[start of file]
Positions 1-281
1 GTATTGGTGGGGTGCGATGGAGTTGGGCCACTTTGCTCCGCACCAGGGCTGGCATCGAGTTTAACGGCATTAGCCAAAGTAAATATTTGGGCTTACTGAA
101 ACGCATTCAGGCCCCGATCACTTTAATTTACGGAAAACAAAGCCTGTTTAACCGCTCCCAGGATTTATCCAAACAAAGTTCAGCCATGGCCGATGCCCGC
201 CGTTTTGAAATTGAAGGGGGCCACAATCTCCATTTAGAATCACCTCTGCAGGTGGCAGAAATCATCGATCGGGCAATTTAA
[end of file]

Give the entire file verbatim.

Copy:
Positions 1-281
1 GTATTGGTGGGGTGCGATGGAGTTGGGCCACTTTGCTCCGCACCAGGGCTGGCATCGAGTTTAACGGCATTAGCCAAAGTAAATATTTGGGCTTACTGAA
101 ACGCATTCAGGCCCCGATCACTTTAATTTACGGAAAACAAAGCCTGTTTAACCGCTCCCAGGATTTATCCAAACAAAGTTCAGCCATGGCCGATGCCCGC
201 CGTTTTGAAATTGAAGGGGGCCACAATCTCCATTTAGAATCACCTCTGCAGGTGGCAGAAATCATCGATCGGGCAATTTAA